The COP26 climate change conference will mark five years since the historic Paris Climate Agreement, which committed countries to strengthening actions to combat climate change and limit the global temperature rise this century to below 2 degrees Celsius. We know, however, that the world is not on track to cut carbon emissions, which must be halved from today’s levels to restrain temperature increases to just 1.5 degrees Celsius, the upper limit advised by climate scientists. Progress will need to be ratcheted up by next year.
The spotlight is expected to shine on the thorny issue of how to pay for climate damage, and how to mobilise the trillions needed for international climate financing programmes.
Financing needed to tackle the climate crisis is estimated to add up to trillions worldwide, and is especially high in the poorest countries and those particularly vulnerable to climate change, such as small island states. The UN estimates a $3 trillion annual shortfall in investments needed to meet internationally agreed climate and sustainable development goals.
A decade ago, industrialised countries pledged to jointly mobilise $100 billion annually in climate finance by 2020 to address their needs. Yet only $71bn was raised in 2017, mostly from public sector aid budgets (and with most provided as loans). There is a consensus that more resources need to be mobilised from private markets for climate-friendly investments and to support a “just transition” to net-zero.
This is where our work to promote Scotland as a leading international centre for ethical and responsible finance comes in. The climate emergency has underscored the urgency of building a financial system that has better outcomes for people and planet at its heart. The work at the Global Ethical Finance Initiative (GEFI), headquartered in Edinburgh, builds on Scotland’s proud heritage in ethical finance and financial services, to convene the world’s foremost political, business and civic leaders to define and shape the transition to a sustainable financial system.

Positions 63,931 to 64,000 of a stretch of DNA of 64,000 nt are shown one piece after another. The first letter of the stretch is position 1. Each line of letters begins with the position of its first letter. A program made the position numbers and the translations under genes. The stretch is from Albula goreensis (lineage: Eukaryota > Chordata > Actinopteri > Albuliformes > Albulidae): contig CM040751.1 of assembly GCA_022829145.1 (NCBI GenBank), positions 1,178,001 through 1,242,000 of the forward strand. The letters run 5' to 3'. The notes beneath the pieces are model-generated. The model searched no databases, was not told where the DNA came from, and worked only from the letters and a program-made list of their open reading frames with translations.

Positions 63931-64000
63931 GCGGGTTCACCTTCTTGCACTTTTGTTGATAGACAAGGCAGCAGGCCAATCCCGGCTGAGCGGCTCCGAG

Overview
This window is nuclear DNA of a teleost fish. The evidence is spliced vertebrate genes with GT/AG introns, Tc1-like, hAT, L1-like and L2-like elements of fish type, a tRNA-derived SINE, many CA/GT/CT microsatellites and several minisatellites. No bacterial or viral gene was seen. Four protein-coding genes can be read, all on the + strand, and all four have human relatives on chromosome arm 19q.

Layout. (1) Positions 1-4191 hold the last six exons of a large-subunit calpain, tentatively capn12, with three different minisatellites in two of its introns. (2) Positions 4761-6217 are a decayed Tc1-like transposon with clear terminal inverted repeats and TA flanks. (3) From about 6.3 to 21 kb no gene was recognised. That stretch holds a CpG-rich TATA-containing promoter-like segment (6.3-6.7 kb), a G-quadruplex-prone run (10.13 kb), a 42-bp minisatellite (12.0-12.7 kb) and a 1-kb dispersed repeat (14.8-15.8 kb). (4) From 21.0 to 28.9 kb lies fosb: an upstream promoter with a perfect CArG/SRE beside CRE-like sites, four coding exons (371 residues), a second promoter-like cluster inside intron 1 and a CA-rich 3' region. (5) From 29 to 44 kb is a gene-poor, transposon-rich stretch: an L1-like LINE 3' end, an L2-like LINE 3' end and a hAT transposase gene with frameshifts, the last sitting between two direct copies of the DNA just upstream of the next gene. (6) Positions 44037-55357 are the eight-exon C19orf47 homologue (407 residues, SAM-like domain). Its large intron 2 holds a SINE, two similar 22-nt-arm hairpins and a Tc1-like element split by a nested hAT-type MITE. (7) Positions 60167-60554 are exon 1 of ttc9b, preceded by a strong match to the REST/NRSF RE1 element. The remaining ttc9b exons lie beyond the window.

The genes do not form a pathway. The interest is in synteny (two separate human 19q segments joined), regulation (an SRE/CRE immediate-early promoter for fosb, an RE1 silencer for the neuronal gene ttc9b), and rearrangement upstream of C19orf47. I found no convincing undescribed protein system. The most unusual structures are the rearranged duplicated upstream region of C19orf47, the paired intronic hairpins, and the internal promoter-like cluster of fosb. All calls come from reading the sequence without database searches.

Within the financial services sector, interest has increased significantly over recent years in the ways it can look beyond short-term profit and shareholder value towards how it can drive positive social, economic and environmental impact. This has led to a plethora of new initiatives and financial products, such as ethical investment funds, sustainability bonds (where the proceeds are exclusively applied to finance green or social projects), and the development of UN-led Principles for Responsible Investment. Globally, the impact investment market is increasingly popular and is now estimated at over $502bn (impact investments are those that seek a positive social and environmental impact in addition to a financial return).
At this year’s climate conference, the European Union unveiled its “Green New Deal” intended to transform Europe’s economy and eliminate its contributions to climate change by 2050. Scotland is even more ambitious: this year it adopted landmark legislation to become a net zero society by 2045, and to reduce emissions by 75 per cent by 2030. Delivering a green transformation that will support employment creation, build skills, boost wages and trigger technological advances will require building a new generation of infrastructure and industries. In addition to well-planned public expenditure that can crowd-in private investment, banks will need to ensure they are able to provide the kinds of financing needed to support this transformation. Aligning their business strategies with society’s goals will in turn help them leverage new business opportunities and remain competitive with the emergence of the sustainable development economy.
Finance can be a positive force for change. As we enter a “decade of action” on climate and sustainable development, COP26 in Glasgow in 2020 provides an opportunity for Scotland to showcase its important work to accelerate the transformation towards a socially responsible and inclusive financial system – one that serves both people and planet.
Gail Hurley is Senior Consultant, Global Ethical Finance Initiative, and former senior adviser to the UN